RiverEdge to host Aurora Puerto Rican fest despite initial cost concerns
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RiverEdge Park will be the site for the 42nd Aurora Puerto Rican Heritage Festival this July, despite initial concerns about the cost of using the new venue.
Organizers began looking for other locations when they were told it would cost $26,500 to rent the park for two days, but they credit the city, the Aurora Hispanic Heritage Advisory Board and the Aurora Civic Center Authority with helping them make ends meet.
Mirna Lopez-Freitag, president of the Aurora Puerto Rican Cultural Council, said the first estimate she received would have cost $16,000 more than the two-day festival is projected to make.
She began looking for other locations, and hearing complaints from community members disappointed the celebration could not take place at Aurora's newest outdoor venue -- RiverEdge Park, which is set to celebrate its grand opening June 14 along the Fox River north of downtown.
"I was hit hard when I saw the first estimate," she said, about the $26,500 projection she was given in March from the Civic Center Authority, which is managing the park during its first season under a contract with the city. "I did not expect that from a park that belongs to the city."
While there are some additional costs associated with renting RiverEdge, the Civic Center Authority made adjustments to accommodate the Puerto Rican Heritage Festival and is in the process of similar negotiations with the Aurora Hispanic Chamber of Commerce about Fiestas Patrias in September, said Carie Anne Ergo, the city's chief management officer.
"We knew we'd have to work with them to understand what their needs were to get them at the park," Ergo said. "There are some fixed costs that occur with the park that didn't occur in the past."
Lopez-Freitagsaid her group needed to retain as much revenue as possible from the festival to break even or possibly have money remaining to put toward scholarships. Organizers also needed help meeting unexpected costs such as $6,000 in general park rent and $3,000 in sound and lighting equipment rental that were not part of the budget when the festival was held across the river in the North River Street parking lot.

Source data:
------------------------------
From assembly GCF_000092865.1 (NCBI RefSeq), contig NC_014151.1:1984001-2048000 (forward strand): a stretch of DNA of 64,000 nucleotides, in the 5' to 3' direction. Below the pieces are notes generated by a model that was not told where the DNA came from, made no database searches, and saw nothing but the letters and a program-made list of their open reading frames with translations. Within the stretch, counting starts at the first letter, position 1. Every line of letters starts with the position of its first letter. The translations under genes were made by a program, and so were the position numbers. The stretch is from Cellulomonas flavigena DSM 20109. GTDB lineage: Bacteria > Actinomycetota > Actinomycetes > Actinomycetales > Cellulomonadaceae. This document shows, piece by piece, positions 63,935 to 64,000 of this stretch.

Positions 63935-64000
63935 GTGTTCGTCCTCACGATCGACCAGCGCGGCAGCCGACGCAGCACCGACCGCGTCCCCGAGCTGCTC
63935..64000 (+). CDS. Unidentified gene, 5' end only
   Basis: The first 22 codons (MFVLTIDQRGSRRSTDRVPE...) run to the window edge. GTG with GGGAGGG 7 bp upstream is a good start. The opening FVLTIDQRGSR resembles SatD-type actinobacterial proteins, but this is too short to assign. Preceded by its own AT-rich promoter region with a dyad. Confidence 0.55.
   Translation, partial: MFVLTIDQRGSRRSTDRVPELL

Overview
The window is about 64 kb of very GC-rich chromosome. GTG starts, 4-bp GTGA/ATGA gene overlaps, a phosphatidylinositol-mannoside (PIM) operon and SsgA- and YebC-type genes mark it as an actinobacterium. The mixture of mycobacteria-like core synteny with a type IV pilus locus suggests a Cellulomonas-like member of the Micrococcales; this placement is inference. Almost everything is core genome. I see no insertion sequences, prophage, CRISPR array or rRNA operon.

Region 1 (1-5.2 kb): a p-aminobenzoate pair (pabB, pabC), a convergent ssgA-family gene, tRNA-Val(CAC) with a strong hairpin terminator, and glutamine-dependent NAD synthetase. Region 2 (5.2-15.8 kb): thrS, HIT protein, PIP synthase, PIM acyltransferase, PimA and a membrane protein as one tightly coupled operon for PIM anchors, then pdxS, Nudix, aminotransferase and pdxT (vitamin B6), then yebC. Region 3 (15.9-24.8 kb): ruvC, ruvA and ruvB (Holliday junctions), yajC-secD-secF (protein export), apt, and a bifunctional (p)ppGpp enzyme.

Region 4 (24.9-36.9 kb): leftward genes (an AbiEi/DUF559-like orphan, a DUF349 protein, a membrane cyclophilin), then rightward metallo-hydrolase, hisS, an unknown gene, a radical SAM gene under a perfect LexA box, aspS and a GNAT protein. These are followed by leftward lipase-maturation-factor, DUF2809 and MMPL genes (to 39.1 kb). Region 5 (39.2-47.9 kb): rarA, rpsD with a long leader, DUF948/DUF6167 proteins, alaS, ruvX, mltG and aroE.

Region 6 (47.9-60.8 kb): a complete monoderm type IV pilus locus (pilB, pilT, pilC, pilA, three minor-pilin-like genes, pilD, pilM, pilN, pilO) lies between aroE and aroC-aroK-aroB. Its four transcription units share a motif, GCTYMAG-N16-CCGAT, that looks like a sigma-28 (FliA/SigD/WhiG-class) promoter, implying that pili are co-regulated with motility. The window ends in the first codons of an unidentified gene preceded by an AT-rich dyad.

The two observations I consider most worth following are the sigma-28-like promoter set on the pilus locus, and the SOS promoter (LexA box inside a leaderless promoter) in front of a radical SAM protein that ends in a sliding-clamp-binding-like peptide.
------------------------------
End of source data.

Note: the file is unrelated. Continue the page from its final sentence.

Ergo said the Civic Center Authority has given the Puerto Rican Cultural Council permission to handle beer sales at the festival, scheduled for July 27 and 28, and reap the revenue from those sales. For most other events, beer sales will be handled exclusively by a company that has a contract with park management, she said.
The Civic Center Authority also is looking to buy sound and lighting equipment to leave at the park permanently, eliminating the need to charge community groups that use the park $1,500 a day to rent it.
"The park is an asset," Ergo said about RiverEdge, which cost about $13.2 million to construct, with $13 million coming from grants. "Maintaining it -- the stage, sound, lighting, tickets, fencing -- all of that takes staff, time and money. Neither the city nor (the Civic Center Authority) is looking to make money on the park, but they are looking to break even."
So is the Puerto Rican Cultural Council. Freitag-Lopez said she thinks that should be possible, especially because the Hispanic Heritage Advisory Board has pledged to fill the gap between the festival's budget and rental costs.
After adjustments made to the original rental estimate, Ergo said the donation from the advisory board, which doles out $25,000 of city funding each year for promotion of cultural events, should be about $3,000.
One issue still in the works involves a carnival both the Puerto Rican fest and Fiestas Patrias have featured in the past. RiverEdge lacks space for a carnival, but Freitag-Lopez said revenue from the rides is an important part of the event's funding model. She said she is working with the city to find a nearby location across Broadway to accommodate a carnival setup.
Ed Miranda, vice president of the Aurora Hispanic Chamber of Commerce, said he is 90 percent sure the chamber will be able to host Fiestas Patrias at RiverEdge.
"It looks like we're really close," he said. "The city is bending over backward to accommodate pricing and additional locations for our carnival, which is something we really wanted to happen."
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